Microsoft Office Tutorials and References
In Depth Information
There may be times when you want to call special attention to certain cells. For
example, you may be working with a list of test scores and want to quickly be able to tell
which tests exceed a certain score, fall below that score, or both. Excel’s conditional
formatting feature lets you format cells so that they change their appearance only when
they meet conditions you specify.
To continue with our example, with conditional formatting you can instruct any cell with
a value greater than, say, 90 (a high test score) to turn blue—but only if it tops 90.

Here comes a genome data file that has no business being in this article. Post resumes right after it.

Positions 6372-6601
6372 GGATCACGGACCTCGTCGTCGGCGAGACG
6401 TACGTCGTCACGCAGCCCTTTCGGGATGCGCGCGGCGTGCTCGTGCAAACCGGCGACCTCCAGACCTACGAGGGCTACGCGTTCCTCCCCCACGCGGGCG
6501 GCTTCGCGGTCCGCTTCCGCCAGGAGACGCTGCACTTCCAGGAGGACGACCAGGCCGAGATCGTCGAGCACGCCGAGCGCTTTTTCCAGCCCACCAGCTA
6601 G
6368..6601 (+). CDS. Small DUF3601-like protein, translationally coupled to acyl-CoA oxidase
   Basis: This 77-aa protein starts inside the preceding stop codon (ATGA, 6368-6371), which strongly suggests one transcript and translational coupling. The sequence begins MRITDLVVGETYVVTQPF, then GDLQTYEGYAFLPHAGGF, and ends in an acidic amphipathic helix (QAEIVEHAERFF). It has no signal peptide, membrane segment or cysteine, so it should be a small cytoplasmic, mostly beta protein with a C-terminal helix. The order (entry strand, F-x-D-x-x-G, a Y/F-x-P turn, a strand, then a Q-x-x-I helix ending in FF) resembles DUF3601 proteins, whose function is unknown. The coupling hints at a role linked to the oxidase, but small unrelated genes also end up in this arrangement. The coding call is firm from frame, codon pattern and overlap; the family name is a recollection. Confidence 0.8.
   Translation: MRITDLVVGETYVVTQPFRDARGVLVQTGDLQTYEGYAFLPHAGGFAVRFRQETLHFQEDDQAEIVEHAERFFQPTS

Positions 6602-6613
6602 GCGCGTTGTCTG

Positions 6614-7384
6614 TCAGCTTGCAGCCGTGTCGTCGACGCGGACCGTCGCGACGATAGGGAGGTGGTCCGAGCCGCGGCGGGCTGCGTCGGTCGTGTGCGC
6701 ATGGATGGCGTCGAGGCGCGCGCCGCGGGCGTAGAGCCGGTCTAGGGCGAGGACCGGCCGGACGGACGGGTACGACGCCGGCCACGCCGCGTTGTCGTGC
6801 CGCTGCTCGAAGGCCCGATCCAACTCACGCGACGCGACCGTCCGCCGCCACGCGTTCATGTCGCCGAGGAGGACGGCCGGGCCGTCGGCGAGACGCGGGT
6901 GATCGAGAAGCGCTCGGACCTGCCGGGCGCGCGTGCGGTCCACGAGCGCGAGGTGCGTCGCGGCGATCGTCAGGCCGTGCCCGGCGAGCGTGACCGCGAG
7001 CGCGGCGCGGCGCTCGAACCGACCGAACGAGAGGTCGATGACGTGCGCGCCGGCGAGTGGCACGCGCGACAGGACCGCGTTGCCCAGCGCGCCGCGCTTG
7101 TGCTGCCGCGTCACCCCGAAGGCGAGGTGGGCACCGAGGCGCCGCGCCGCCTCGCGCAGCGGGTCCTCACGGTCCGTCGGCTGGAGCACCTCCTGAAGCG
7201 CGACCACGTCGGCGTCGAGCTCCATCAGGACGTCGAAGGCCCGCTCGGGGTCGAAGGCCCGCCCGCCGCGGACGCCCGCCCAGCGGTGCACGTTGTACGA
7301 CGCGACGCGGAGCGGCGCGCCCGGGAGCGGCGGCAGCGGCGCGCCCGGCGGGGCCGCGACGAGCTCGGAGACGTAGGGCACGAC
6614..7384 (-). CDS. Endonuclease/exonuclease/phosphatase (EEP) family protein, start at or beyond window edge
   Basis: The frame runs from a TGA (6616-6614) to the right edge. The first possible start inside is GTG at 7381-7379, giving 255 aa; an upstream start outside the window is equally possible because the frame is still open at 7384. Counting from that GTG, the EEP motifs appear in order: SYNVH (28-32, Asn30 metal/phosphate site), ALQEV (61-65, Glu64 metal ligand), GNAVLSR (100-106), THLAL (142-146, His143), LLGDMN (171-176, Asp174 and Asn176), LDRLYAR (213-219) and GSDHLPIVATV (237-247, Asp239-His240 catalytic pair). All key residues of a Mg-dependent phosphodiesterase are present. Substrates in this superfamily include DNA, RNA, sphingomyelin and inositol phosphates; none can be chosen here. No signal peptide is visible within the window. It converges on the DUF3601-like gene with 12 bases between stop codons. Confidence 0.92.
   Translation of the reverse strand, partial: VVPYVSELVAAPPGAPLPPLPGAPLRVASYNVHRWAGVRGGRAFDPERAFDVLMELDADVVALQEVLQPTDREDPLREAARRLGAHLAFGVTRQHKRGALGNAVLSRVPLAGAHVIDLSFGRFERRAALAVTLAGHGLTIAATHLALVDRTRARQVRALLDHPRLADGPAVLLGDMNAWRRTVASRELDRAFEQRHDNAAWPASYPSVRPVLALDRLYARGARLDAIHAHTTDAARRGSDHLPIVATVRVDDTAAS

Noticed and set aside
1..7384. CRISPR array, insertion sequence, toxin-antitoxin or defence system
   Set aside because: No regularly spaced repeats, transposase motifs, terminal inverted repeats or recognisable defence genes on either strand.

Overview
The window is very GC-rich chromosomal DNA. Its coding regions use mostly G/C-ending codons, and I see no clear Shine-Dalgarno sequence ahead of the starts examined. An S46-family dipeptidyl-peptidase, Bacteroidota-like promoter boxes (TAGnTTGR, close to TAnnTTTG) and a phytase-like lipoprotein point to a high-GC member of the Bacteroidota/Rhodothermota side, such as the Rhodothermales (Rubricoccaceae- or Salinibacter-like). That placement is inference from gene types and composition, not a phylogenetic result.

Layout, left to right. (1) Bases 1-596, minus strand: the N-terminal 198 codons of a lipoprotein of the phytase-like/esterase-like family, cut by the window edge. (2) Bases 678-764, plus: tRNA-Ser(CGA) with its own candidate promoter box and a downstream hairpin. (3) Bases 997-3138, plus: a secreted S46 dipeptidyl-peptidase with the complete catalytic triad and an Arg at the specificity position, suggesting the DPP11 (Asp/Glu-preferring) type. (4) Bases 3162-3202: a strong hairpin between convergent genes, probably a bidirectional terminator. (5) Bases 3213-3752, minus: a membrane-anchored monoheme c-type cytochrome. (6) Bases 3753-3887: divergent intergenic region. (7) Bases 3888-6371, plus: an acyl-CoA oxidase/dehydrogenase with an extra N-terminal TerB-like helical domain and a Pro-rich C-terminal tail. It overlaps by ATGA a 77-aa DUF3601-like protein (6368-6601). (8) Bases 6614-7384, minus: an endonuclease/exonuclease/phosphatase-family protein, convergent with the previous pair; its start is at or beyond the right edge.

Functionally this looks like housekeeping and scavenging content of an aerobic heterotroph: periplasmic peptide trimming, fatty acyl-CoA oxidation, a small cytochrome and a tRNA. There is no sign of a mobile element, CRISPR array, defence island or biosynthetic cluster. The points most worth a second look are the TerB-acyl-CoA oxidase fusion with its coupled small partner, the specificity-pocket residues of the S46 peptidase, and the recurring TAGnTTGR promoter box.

Otherwise, the cell will continue to exhibit its original appearance. Thus, conditional
formatting is an effective, and pretty easy, way to highlight certain cells scattered among
a large mass of data (imagine reviewing 5,000 test scores!).
In fact, Excel gives the user many different ways to engineer conditional formats, some
more complex than others. But many can be quite simple, even almost self-evident.
Let’s demonstrate one now, by turning to our test example.
1. Start by entering the test
results from Figure 5–80 in
Figure 5–80. Testing, testing . . . looking for scores
NOTE: Remember our objective: we want to be able to quickly identify all those scores that have
achieved 90 or higher by having their cells turn blue.
2. Select the range of scores we want to conditionally format: D5:D15.
3. Click the Conditional Formatting button in the Styles button group on the
Home tab (see Figure 5–81).